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by Sheree-Anita Shearer | Associate Writer
You might have had the impression that Jamaica is only one island. Don’t worry about it too much, many people, including Jamaicans, are not even aware of this either. But the truth is, at least 28 islands (including mainland Jamaica), are in the Jamaican archipelago.
Although most of them are inhabited by animals, they are islands nonetheless. Even these smaller islands that could hold none but 5 people are of great importance to the biodiversity of the Caribbean.
Many migrant birds, fish and sea mammals head to these islands during winter and make it their temporary home. but don't let the size trick you, they all hold.
Just how did these islands become territories of Jamaica?
Through the Exclusive Economic Zone and the Maritime Areas Act, our local laws established in 1991 and 1996 respectively, there is an imaginary boundary that extends 200 miles outward from mainland Jamaica which belongs to our country.
This archipelagic baseline is outlined from Morant Point, South Negril Point Southwest Rocky Point, the Pedro Cays, Blower Rock, Morant Cays, St Thomas, and finally back to Morant Point.
Navy Island, Booby Cays, Port Royal Cays, Pedro Cays, Cabarita Island, Morant Cays, the Goat Islands and Needles are just a few names of the many offshore lands that lie within our boundaries.
Here are 10 of the most well-known Jamaican Islands and what they are used for.
Pedro Bank was originally called La Vibora (the Viper) by the Spanish because the reefs, rocks and shoals loosely resemble a gigantic sea serpent. It is the first of two offshore island groups in the Jamaican Archapeligo, the second being the Morant Cays.
Being from St. Elizabeth, it isn’t uncommon for people to head out to Pedro Bank to fish a practice which started in the 1920s. Fishermen often head out to the banks for days or weeks before returning to Jamaica to sell their catch.
Before it was a fisherman's island, the Europeans used it as a shipping passage in the 17th century. The large bank of sand and coral is located 80km away from Jamaica.
The Pedro Bank is the largest harvesting ground for Queen Conch in the Caribbean.
Although well known now, it wasn’t until 2013 that most Jamaicans became aware of the Goat Islands. At that time, there were talks of making Goat Islands a logistics hub but there was pushback from Environmental societies to leave the island untouched to preserve its biodiversity.
However, all plans to create the logistics hub have been abandoned today. The Urban Development Corporation decided to establish the Goat Islands and the entire Portland Bight Protected Area as a wildlife sanctuary for endemic and endangered species.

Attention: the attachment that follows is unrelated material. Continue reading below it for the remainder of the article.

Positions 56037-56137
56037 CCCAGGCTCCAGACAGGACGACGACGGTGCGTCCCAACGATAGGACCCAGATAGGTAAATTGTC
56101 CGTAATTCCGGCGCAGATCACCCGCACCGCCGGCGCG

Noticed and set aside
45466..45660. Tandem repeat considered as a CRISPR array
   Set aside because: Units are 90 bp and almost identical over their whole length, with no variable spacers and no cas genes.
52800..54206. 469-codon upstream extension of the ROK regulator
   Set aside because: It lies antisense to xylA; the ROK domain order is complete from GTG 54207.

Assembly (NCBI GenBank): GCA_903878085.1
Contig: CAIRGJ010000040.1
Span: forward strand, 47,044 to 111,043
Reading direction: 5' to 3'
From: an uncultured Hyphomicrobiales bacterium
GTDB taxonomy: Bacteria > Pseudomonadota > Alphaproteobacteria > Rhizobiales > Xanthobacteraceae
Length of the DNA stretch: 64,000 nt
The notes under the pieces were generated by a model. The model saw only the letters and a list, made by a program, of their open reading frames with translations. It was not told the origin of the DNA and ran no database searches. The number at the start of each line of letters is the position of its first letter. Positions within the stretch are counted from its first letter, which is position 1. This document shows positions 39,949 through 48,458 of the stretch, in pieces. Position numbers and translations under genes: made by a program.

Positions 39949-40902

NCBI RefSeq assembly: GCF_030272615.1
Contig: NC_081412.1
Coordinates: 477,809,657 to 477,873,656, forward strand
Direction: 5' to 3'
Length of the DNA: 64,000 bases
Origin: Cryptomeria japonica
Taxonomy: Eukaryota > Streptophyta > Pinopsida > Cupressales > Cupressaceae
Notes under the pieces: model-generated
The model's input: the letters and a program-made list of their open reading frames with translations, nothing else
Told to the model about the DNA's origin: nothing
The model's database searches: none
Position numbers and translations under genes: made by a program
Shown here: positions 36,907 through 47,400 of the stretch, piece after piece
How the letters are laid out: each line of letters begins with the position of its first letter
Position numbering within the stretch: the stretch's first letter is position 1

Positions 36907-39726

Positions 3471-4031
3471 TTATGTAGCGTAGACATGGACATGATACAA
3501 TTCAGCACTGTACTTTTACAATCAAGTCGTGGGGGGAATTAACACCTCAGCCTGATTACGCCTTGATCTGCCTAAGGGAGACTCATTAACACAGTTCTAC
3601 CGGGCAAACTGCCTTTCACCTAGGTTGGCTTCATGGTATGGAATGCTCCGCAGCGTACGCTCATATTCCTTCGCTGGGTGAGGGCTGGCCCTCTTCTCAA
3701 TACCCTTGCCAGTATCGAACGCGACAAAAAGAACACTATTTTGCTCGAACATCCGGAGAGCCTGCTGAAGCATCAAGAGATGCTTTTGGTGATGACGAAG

Yes, it is a part of the Goat island chain of islands but, it is currently owned by the United States who entered a 99-year lease with the United Kingdom in 1940. It was once used as a seaplane base which we have now abandoned.
The Kokomo Island, or as it is known today as Sandals Cay, was uninhabited until it was purchased by Sandals Resorts International to build the Sandals Royal Caribbean’s private island. The private island now has the renowned Sandals Royal Caribbean Overwater bungalows, a restaurant, a bar, a swimming pool and a jacuzzi.
Off the coast of St. Thomas, about 51 kilometres from Morant Point you will find the Morant Cays. Morant Bank is the most notable island in the chain at 7 km long. Similarly to the Pedro Cays, it is mainly visited by fishermen, seabirds and nesting turtles.
Morant Cays have not always been a part of Jamaica, it was annexed from the United Kingdom in 1862 but did not become a part of Jamaica until 1882.
Guano and seabird eggs are often collected.
If you love snorkelling, then the powdery white sands of Pigeon Island have your name written on them. It has a very active ecosystem, with turtles, fish of all kinds and even sightings of the Blacktip Reef Shark.
The Royal Jamaica Yacht Club often heads over to Pigeon Island for beach lyme quite often.
Pigeon Island has two access points, Mitchell Town, Clarendon and Moores Pen, St Catherine.
Originally called Lynch’s Island, this island off the coast of Portland was once the playground of the rich and famous. Errol Flynn, who owned the Navy Island, and his friends, often made the star-studded guest list during the golden age of Hollywood.
The name “Navy Island” came from the Royal Navy using it as a gun battery at the eastern end to complement the fort built on Mainland Jamaica.
The reefs of Emerald Island have been the home to many fish, turtles and crustaceans, a fisherman’s paradise. Anglers from all over the world head to Emerald Island for this same reason and it is known as one of the best fishing experiences in the Western Hemisphere.
Now, there is, even more, to see and do on the islands of Jamaica!
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Jamaican Islands | Written: October 4, 2022